Schedule, syllabus and examination date

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Course content

This course introduces you to the literature and culture of the Victorian period, allowing you to explore peculiarly Victorian literary phenomena like sensation literature, city writing, spiritualist writing and mourning poetry, and helping you draw connections between Victorian literary works and the culture and history of the period.

Learning outcome

After completing this course, you:

  • are familiar with a range of both central and more obscure Victorian texts, and have an analytical knowledge of some aspects of Victorian literature and culture.
  • know how to use primary and secondary sources to explore relevant historical and cultural contexts, and how to use those contexts to inform your readings of literary texts.
  • are able to engage critically with other literary critics and theorists in your written work.

Admission

Students who are admitted to study programmes at UiO must each semester register which courses and exams they wish to sign up for in Studentweb.

Students enrolled in other Master's Degree Programmes can, on application, be admitted to the course if this is cleared by their own study programme.

If you are not already enrolled as a student at UiO, please see our information about admission requirements and procedures.

Prerequisites

Recommended previous knowledge

The course assumes a good proficiency in written and oral English. It is recommended to have taken ENG1303 - British Literature

Overlapping courses

10 credits overlap with ENG2305 - The Victorian Period

Teaching

Seminar, two hours per week for 14 weeks, 28 hours in all.

Attendance is obligatory at least 11 out of 14 seminars. Additional absences must be justified by documentation given to the exam coordinator.

Students must submit a qualification essay between 1 500 and 2 000 words at an appointed time during the course. This essay must be approved by the seminar leader in order for the student to be qualified to take the final exam. Read more about guidelines for compulsory activities.

All obligatory attendance and assignments are only valid the semester you attend the course.

As a full-time student you are expected to spend at least 12 hours a week studying for this course.

Two of those hours are spent in seminars with your teacher. The other 10 hours should be spent reading, making notes on and reflecting on primary texts, exploring secondary texts and criticism, completing the assignments posted in reading packs on Fronter, and preparing to contribute your own viewpoints and ideas to class discussions. You may also want to spend some of this time working on your essay writing skills and discussing the course material with other students.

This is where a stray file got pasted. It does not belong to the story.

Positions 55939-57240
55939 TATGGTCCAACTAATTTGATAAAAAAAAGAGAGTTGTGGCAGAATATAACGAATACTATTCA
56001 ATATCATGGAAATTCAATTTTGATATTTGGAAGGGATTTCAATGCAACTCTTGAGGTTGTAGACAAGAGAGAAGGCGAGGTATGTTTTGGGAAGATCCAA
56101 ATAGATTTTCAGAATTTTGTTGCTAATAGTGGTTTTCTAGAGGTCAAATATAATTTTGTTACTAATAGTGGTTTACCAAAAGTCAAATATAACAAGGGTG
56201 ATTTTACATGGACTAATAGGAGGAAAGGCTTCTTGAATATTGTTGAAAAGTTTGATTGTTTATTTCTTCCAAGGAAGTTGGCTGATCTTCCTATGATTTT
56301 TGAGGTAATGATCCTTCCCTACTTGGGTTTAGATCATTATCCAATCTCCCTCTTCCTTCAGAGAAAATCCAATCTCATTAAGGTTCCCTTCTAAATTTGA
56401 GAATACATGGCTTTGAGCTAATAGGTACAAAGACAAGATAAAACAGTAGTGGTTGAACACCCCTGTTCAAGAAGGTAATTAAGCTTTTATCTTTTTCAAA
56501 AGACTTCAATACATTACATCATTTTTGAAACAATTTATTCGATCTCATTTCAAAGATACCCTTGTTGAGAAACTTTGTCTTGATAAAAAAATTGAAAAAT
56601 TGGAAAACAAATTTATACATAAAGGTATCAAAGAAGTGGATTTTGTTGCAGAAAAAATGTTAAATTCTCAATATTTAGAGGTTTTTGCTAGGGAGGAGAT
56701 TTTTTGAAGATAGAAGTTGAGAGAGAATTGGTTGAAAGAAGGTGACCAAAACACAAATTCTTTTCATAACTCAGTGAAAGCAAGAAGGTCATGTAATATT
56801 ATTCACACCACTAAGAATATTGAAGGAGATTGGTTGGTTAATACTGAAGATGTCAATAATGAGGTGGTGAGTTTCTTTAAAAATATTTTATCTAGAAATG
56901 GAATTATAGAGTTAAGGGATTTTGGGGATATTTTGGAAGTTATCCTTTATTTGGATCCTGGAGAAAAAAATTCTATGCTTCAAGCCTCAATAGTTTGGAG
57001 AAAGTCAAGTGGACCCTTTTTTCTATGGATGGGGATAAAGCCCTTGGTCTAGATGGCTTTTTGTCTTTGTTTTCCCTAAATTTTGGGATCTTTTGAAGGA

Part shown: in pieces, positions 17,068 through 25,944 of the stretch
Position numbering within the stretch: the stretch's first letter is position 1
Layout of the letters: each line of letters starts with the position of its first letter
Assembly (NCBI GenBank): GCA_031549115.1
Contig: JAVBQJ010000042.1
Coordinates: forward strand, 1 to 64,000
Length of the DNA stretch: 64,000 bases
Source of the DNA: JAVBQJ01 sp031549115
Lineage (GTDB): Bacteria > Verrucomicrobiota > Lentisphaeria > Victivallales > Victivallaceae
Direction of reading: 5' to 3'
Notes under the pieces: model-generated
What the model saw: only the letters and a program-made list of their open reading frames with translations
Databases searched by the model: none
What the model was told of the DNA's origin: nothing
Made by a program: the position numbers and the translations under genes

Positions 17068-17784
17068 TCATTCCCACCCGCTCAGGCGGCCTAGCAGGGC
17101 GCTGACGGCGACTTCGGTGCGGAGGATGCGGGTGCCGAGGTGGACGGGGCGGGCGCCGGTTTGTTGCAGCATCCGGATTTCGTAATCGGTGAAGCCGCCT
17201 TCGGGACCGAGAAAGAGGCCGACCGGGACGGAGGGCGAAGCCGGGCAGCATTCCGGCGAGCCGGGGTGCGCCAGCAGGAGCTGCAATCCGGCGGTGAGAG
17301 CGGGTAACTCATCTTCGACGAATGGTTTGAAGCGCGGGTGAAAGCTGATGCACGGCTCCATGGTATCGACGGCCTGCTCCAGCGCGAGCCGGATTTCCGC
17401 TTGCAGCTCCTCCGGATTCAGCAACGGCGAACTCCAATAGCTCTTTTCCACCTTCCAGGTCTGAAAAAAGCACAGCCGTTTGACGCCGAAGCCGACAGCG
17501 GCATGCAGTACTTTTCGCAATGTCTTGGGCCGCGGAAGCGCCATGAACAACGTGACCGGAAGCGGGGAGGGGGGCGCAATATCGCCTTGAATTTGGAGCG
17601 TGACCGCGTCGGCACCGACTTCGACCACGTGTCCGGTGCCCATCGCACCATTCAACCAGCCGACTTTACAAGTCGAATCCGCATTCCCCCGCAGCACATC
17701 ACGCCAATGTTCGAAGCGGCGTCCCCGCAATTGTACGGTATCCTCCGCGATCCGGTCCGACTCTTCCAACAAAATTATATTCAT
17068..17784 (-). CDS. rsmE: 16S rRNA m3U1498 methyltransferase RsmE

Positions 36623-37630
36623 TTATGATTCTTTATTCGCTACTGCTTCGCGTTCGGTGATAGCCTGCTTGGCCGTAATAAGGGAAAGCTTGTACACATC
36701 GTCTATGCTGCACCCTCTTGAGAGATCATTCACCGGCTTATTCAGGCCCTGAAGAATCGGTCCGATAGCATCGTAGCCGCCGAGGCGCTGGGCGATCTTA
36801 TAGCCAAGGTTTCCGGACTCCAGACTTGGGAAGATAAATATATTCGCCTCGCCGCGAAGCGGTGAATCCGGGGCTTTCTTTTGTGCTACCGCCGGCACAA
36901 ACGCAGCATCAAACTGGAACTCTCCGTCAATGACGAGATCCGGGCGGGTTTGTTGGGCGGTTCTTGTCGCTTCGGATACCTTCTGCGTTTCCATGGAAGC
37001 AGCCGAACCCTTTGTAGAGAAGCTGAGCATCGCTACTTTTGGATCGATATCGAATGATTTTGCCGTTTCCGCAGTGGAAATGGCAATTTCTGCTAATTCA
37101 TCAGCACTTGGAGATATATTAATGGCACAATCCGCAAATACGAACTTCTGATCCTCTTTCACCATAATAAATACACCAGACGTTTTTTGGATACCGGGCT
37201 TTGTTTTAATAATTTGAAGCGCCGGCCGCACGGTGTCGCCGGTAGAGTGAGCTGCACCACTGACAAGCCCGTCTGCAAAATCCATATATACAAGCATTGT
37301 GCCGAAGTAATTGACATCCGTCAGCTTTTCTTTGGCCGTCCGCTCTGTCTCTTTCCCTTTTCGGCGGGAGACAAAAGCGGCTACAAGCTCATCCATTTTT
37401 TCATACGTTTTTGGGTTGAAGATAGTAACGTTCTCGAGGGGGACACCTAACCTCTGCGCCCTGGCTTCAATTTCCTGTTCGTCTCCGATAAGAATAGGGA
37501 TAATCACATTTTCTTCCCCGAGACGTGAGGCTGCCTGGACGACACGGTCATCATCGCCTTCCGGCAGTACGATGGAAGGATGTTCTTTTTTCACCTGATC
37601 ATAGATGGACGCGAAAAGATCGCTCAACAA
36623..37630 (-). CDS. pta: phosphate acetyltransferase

You are expected to come prepared to each seminar. This means that you have completed the assigned reading and any other assignments given in the reading pack.

This is a seminar-based course, meaning that classes consist primarily of student-driven literary discussion. This means that while it’s fine to prefer listening to talking, you should be prepared to contribute to discussions throughout the term. The more of your week you spend exploring the set texts yourself (or in discussion with classmates), the more you will get out of seminars.

Examination

The assessment of the course is based on a term paper of approximately 4000 words. The topic for the term paper will be determined by the teacher and student together. Students are required to submit the term paper at an appointed time. Beforehand, students will be given an opportunity to submit a draft of the term paper and receive individual feedback on both the form and content of the draft.

Submit assignments in Inspera

You submit your assignment in the digital examination system Inspera. Read about how to submit assignments in Inspera.

Use of sources and citation

You should familiarize yourself with the rules that apply to the use of sources and citations. If you violate the rules, you may be suspected of cheating/attempted cheating.

Language of examination

The examination text is given in English, and you submit your response in English.

Grading scale

Grades are awarded on a scale from A to F, where A is the best grade and F is a fail. Read more about the grading system.

Results will be found at the StudentWeb three weeks after the exam is completed.

Explanations and appeals

Resit an examination

Withdrawal from an examination

It is possible to take the exam up to 3 times. If you withdraw from the exam after the deadline or during the exam, this will be counted as an examination attempt.

Special examination arrangements

Application form, deadline and requirements for special examination arrangements.

Evaluation

The course is subject to continuous evaluation. At regular intervals we also ask students to participate in a more comprehensive evaluation.

Reports from periodic evaluations (in Norwegian)

Facts about this course

Credits

10

Level

Master

Teaching

Every spring

Examination

Every spring

Teaching language

English